This is a picture I took in Florence, Oregon a few years ago. All of these little guys were strewn all over the beach. No one knew what they were, where they came from, or why. As I walked along the beach, people kept saying “Don’t go out there without shoes on! They’ll sting you.” And I replied “I don’t want to walk on the beach with shoes on. I want to feel the sand beneath my feet. And if I get stung in the process, it is my fault.”
Why are we so afraid to say “no” to people? And when we do finally say it; we usually lie with an excuse so as not to hurt people’s feelings. We even have a hard time standing up to doctors and “professionals” because we feel like they have more power and knowledge then we do. But I want to make one thing perfectly clear; your child is YOUR child and if something feels off; DON’T DO IT! I will share with you a true story to prove my point.
My son was not speaking at 14 months old and by 18 months, he was finally able to go to speech therapy. Each week the woman would sit with him and yell his name and say words over and over again and wouldn’t give him a toy until he said the word. Of course, he never said the word, so she had to eventually give him the toys anyway. After a few weeks of this, I said “Look, he isn’t saying anything. In fact, he seems to have absolutely zero interest in saying anything. I was thinking about trying sign language instead.” She told me that as a speech therapist, she had been required to take courses on sign language. But she didn’t try it with him, not that visit or the next. I tried sign language at home and my son had no interest in my hands while I spoke. So, for the next visit, I said; “Isn’t there something else we can try? He has all of his flash cards memorized, maybe I can make pictures of things he likes and use them to communicate with him.” She told me he was making progress and to keep trying the sign language.
He of course, wasn’t making any progress (orally anyway). The words that most parents hear first “ma-ma” or “da-da” were nowhere to be heard from my son. He didn’t watch us talk and try and mimic with his mouth. It was as if; there was a wall where the words would be heard in his brain and then stuck. They had no intentions of leaving. He understood what we were saying, most of the time. But he never tried to utter anything in response.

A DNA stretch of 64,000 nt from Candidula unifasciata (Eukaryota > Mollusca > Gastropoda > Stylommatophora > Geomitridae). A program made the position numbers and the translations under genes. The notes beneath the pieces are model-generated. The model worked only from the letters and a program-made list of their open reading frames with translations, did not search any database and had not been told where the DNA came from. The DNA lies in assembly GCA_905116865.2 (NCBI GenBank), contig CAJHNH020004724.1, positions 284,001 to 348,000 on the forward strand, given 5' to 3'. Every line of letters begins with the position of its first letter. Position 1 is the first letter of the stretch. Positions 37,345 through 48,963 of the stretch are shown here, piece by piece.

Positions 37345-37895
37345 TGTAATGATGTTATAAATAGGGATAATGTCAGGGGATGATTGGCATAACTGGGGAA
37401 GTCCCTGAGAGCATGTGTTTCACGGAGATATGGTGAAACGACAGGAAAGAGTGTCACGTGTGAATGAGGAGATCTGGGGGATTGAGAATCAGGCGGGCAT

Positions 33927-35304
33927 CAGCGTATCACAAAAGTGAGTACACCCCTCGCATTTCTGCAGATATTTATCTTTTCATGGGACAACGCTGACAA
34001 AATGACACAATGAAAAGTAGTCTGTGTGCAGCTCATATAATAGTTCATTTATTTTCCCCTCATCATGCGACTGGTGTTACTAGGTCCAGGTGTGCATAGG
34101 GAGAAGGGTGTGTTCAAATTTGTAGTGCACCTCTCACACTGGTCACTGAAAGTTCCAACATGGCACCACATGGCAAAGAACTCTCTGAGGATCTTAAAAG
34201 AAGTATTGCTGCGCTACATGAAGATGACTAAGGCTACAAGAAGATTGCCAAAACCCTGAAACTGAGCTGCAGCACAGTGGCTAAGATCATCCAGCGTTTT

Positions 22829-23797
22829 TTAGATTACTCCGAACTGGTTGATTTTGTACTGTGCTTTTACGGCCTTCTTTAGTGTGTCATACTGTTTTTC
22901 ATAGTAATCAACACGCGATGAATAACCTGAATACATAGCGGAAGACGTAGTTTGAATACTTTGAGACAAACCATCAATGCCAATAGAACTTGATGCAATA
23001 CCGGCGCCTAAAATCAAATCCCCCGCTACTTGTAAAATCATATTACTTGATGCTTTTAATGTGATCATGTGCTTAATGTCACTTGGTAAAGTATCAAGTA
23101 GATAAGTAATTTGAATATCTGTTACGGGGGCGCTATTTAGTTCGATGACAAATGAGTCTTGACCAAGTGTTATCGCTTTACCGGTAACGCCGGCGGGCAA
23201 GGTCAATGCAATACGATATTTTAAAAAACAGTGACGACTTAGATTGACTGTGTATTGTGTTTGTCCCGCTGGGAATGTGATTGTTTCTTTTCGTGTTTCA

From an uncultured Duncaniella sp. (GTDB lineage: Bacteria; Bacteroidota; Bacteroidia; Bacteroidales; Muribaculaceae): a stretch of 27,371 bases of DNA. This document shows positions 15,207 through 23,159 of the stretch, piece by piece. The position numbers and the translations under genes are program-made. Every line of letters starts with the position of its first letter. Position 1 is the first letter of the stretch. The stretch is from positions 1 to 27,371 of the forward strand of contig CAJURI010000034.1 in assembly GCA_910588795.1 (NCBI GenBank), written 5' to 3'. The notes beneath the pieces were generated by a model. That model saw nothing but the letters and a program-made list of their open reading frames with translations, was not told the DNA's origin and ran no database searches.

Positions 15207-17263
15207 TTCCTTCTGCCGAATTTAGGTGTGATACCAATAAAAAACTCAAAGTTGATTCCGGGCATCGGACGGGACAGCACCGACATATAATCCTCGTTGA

When the state finally offered aid, due to his Autism-like symptoms, they sent a speech therapist out. I was really worried and frustrated at this point. She was very polite and asked how his speech was going and so forth. I told her about all the things we had tried and how he still wasn’t talking. She asked if I wanted to keep doing signs. I said “NO! I don’t want to do signs. He doesn’t look at my hands when I speak, he looks at my face. I want to talk with him by showing him pictures or something.” I expected her to look at me as if I were crazy. Instead, she smiled and said; “I think that’s a great idea. There’s actually a program called PECS; where the children learn to speak by use of cards. Take some pictures of foods he really likes and I will have them made into cards by our next meeting.” I was so happy! Someone not only heard me, but listened to my words and showed me a new avenue to try.
This is how my son must feel, day after day. He says things, but no one hears him. Not every child can use a verbal language. Not every child can use a motorized-visual language (like sign language). Sometimes you have to think out of the box. Sometimes you have to use what works for them and try and make it work for you. But most of all, you have to make sure to use what works for the both of you. If a professional tells you to do something, and it doesn’t feel right or you are getting the wrong results; say something. If that person doesn’t listen; get another opinion. There are many many professionals out there and having one in your corner makes this whole fight a lot easier. It’s nice to believe that they all know what they are doing, but not every child is the same. Just because your child has Autism, doesn’t mean they are exactly like that kid that has Autism over there. As unique as every grain of sand, so too are our children.
You have to stand up for them and for yourself. This can be the hardest part for some parents. But you have to remember; a child who cannot speak for themselves cannot defend themselves against certain foes. If a friend asks you out for a play-date at the movies, and your child has auditory sensitivity; say; “I don’t want to take them into a place that will over stimulate them. How about we try the park instead?” It doesn’t matter how big or small the topic is. If you know it isn’t right for you or your child, then say so. You don’t have to hide behind your lack of degree or the thought that people won’t like you. If a professional won’t listen, then they aren’t very professional. If a friend won’t make allowances or listen to your requests, then they aren’t very good friends. Life with a child that has Autism is hard enough. Don’t make it harder by creating meaningless battles, or by making allowances that will cause your family more trouble. It’s ok to be heard. It’s ok to stand up for yourself and your child. It’s ok to say; “I don’t want to.” Just remember to be respectful when you do it, we’re all human after all. Good Luck!